GraphQLize built on top of Lacinia, a de-facto library for implementing GraphQL APIs in Clojure.

Getting started with GraphQLize using Ring involves only few steps. Let's dive in.

Adding Dependencies

Create a new Clojure project using deps (or leiningen) and add the GraphQLize and other dependencies.

Clojars Project

;; deps.edn
{:paths ["src" "resources"]
:deps {org.clojure/clojure {:mvn/version "1.10.1"}
org.graphqlize/graphqlize {:mvn/version "0.1.0-alpha20"}
;; db connection pool
hikari-cp {:mvn/version "2.10.0"}
;; for postgres
org.postgresql/postgresql {:mvn/version "42.2.8"}
;; for MySQL
mysql/mysql-connector-java {:mvn/version "8.0.19"}
;; Ring Router
metosin/reitit {:mvn/version "0.4.2"}
;; Web Server
ring/ring-jetty-adapter {:mvn/version "1.7.1"}}}

Configuring DataSource

The next step is configuring the DataSource. In this example, we are going to use Hikari Connection Pool to manage the database connection.


For brevity, this sample uses def to define the states. In a real-world project, you can replace it with Component, Mount, or Integrant.

;; src/server.clj
(ns server
(:require [hikari-cp.core :as hikari]))
(def db-spec (hikari/make-datasource {:adapter "postgresql"
:database-name "sakila"
:server-name "localhost"
:port-number 5432
:maximum-pool-size 1
:username "postgres"
:password "postgres"}))

Make sure you are changing the above values to refer your database connection. The above example assumes that you are using the sakila database created from this JOOQ's example repository.

Creating Lacinia Schema

Then create a lacinia schema from the data source using GraphQLize.

(ns server
(:require ; ...
[graphqlize.lacinia.core :as l]))
(def db-spec ...)
(def lacinia-schema (l/schema db-spec))

Adding GraphQL Endpoint

The final step is adding a Ring route /graphql to expose the GraphQL API.

(ns server
(:require ;...
[ring.adapter.jetty :as jetty]
[ring.util.request :as request]
[reitit.ring :as ring]
[com.walmartlabs.lacinia :as lacinia]
[clojure.data.json :as json]))
; ...
(def lacinia-schema ...)
(defn graphql-handler [request]
(let [grapql-request (json/read-str (request/body-string request) :key-fn keyword)
{:keys [query variables]} grapql-request
result (lacinia/execute lacinia-schema query variables nil)]
{:status 200
:body (json/write-str result)
:headers {"Content-Type" "application/json"}}))
(def app
(ring/ring-handler (ring/router ["/graphql" {:post handler}])))
(defn start-server []
(jetty/run-jetty app {:join? false
:port 8080}))
(defn -main []

The graphql-handler function does the following

  • It de-serializes the GraphQL request body from the Ring request.
  • Then using the lacinia-schema created in the previous step, it executes this GraphQL request by invoking the Lacinia's execute function.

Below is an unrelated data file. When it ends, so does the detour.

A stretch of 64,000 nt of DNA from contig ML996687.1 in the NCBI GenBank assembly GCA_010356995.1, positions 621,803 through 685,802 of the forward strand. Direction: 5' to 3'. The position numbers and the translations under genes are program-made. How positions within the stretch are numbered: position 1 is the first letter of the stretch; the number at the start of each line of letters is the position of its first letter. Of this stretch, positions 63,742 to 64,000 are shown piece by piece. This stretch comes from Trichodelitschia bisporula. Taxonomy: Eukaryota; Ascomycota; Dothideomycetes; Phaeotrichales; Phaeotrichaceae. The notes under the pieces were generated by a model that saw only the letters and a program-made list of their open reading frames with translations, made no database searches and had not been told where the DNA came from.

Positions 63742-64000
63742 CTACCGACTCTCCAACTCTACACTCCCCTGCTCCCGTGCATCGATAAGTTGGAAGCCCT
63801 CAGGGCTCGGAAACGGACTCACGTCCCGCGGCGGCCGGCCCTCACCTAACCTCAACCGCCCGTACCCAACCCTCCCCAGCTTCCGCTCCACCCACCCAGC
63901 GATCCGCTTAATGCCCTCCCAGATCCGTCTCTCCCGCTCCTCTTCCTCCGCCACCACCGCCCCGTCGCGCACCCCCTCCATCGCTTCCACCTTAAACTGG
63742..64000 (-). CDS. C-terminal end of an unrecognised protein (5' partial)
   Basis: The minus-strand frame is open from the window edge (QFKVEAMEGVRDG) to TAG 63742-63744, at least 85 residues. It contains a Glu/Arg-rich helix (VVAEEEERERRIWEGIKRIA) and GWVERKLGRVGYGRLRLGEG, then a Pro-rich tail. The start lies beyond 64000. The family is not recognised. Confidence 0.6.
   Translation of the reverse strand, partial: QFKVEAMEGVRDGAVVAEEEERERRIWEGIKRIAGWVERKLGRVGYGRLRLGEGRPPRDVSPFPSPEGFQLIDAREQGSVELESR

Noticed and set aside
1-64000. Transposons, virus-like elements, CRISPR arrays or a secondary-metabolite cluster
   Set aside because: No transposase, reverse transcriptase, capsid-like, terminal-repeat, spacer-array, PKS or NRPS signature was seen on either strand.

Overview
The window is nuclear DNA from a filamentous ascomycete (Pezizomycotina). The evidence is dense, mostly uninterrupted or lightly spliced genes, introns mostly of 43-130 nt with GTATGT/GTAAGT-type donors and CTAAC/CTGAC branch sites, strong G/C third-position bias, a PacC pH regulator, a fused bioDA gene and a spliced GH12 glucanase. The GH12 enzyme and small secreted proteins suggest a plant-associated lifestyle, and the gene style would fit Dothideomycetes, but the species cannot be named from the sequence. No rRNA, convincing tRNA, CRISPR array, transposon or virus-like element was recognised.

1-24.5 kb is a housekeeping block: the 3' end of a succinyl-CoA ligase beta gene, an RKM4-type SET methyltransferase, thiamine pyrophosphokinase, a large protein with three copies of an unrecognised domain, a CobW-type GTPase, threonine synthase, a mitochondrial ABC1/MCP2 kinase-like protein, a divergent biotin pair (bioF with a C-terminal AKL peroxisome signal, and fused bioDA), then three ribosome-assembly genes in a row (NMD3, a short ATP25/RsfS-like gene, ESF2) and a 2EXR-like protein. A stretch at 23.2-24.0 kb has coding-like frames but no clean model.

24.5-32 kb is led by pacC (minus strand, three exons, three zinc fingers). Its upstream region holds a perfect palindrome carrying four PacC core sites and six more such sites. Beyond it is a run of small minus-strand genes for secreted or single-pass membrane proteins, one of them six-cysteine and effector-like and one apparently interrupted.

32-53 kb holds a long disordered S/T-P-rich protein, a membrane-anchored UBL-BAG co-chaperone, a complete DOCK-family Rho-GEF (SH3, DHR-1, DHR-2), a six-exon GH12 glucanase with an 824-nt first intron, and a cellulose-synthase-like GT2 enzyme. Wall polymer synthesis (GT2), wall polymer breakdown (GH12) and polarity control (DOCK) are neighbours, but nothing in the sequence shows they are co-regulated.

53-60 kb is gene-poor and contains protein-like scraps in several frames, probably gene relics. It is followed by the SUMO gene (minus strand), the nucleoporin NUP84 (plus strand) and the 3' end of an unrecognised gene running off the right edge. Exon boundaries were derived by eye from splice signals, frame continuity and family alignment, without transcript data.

• Finally, it serializes the result of the execute function and send it back to the client as a Ring response.

This sample uses Reitit without coercion for simplicity. An example of the above sample using Reitit's Spec coercion is available in this file.

Test Drive

To do a test drive of this implementation, start the server

> clj -m server

and hit the endpoint via curl.

> curl -X POST \
--data '{"query": "query { actorByActorId(actorId: 1){firstName}}"}' \
-H "Content-Type: application/json" \

You'll get a response like below.

"data": {
"actorByActorId": {
"firstName": "PENELOPE"

GraphQL Playground and Voyager

With the GraphQL endpoint up and running, the next step is introspecting the GraphQL schema and try out some more queries.

To introspect, we are going to make use of Voyager, a tool to visualize GraphQL API as an interactive graph. To add Voyager, download this voyager.html file and put it under the resources/static directory.

Then configure Ring to use this static directory for serving static files.

(ns server
(:require ;...
[ring.middleware.resource :as resource]
[ring.middleware.content-type :as content-type]
[ring.middleware.not-modified :as not-modified]))
; ...
(defn handler ...)
(def app
(-> (ring/ring-handler (ring/router ["/graphql" {:post handler}]))
(resource/wrap-resource "static")

When you restart the server, the Voyager will be available at http://localhost:8080/voyager.html. A sample output would look like this.

Then to interact with the GraphQL API, let's add the GraphQL Playground. Like Voyager, download this playground.html file and put in the static directory.

This GraphQL playground will be available at http://localhost:8080/playground.html after server restart.

Next Steps

Congrats! You are on course to build impressive applications using GraphQLize in less time. To save yourself some more time, do refer this documentation to know more about how GraphQLize generates the GraphQL schema and the queries.

The sample code is available in this GitHub Repository.


You can also customize certain default behaviours of GraphQLize in future releases.